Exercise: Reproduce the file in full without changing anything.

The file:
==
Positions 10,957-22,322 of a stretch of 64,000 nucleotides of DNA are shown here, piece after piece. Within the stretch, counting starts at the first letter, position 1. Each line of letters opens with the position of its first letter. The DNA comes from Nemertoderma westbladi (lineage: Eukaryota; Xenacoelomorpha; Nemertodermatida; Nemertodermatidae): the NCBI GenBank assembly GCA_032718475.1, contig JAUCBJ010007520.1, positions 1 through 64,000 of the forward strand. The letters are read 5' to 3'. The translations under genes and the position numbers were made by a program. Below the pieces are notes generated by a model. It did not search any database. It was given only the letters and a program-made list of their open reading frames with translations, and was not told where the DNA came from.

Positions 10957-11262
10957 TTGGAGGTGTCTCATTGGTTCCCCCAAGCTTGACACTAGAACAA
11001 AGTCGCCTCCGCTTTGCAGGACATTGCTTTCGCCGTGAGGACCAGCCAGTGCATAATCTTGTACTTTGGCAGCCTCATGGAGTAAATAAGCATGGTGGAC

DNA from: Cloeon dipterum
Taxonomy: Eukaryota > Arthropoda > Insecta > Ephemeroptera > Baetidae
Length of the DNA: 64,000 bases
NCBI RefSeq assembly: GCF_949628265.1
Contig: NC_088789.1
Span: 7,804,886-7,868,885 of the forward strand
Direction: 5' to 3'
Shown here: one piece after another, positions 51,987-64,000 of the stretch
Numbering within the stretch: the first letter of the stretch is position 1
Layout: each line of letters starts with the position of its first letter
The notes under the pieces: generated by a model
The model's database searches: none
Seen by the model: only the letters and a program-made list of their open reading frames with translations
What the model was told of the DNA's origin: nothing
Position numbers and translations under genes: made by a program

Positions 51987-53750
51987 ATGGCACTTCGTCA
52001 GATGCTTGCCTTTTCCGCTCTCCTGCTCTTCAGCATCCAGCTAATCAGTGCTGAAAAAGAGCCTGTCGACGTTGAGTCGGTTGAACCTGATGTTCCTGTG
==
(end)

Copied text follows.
Positions 10,957-22,322 of a stretch of 64,000 nucleotides of DNA are shown here, piece after piece. Within the stretch, counting starts at the first letter, position 1. Each line of letters opens with the position of its first letter. The DNA comes from Nemertoderma westbladi (lineage: Eukaryota; Xenacoelomorpha; Nemertodermatida; Nemertodermatidae): the NCBI GenBank assembly GCA_032718475.1, contig JAUCBJ010007520.1, positions 1 through 64,000 of the forward strand. The letters are read 5' to 3'. The translations under genes and the position numbers were made by a program. Below the pieces are notes generated by a model. It did not search any database. It was given only the letters and a program-made list of their open reading frames with translations, and was not told where the DNA came from.

Positions 10957-11262
10957 TTGGAGGTGTCTCATTGGTTCCCCCAAGCTTGACACTAGAACAA
11001 AGTCGCCTCCGCTTTGCAGGACATTGCTTTCGCCGTGAGGACCAGCCAGTGCATAATCTTGTACTTTGGCAGCCTCATGGAGTAAATAAGCATGGTGGAC

DNA from: Cloeon dipterum
Taxonomy: Eukaryota > Arthropoda > Insecta > Ephemeroptera > Baetidae
Length of the DNA: 64,000 bases
NCBI RefSeq assembly: GCF_949628265.1
Contig: NC_088789.1
Span: 7,804,886-7,868,885 of the forward strand
Direction: 5' to 3'
Shown here: one piece after another, positions 51,987-64,000 of the stretch
Numbering within the stretch: the first letter of the stretch is position 1
Layout: each line of letters starts with the position of its first letter
The notes under the pieces: generated by a model
The model's database searches: none
Seen by the model: only the letters and a program-made list of their open reading frames with translations
What the model was told of the DNA's origin: nothing
Position numbers and translations under genes: made by a program

Positions 51987-53750
51987 ATGGCACTTCGTCA
52001 GATGCTTGCCTTTTCCGCTCTCCTGCTCTTCAGCATCCAGCTAATCAGTGCTGAAAAAGAGCCTGTCGACGTTGAGTCGGTTGAACCTGATGTTCCTGTG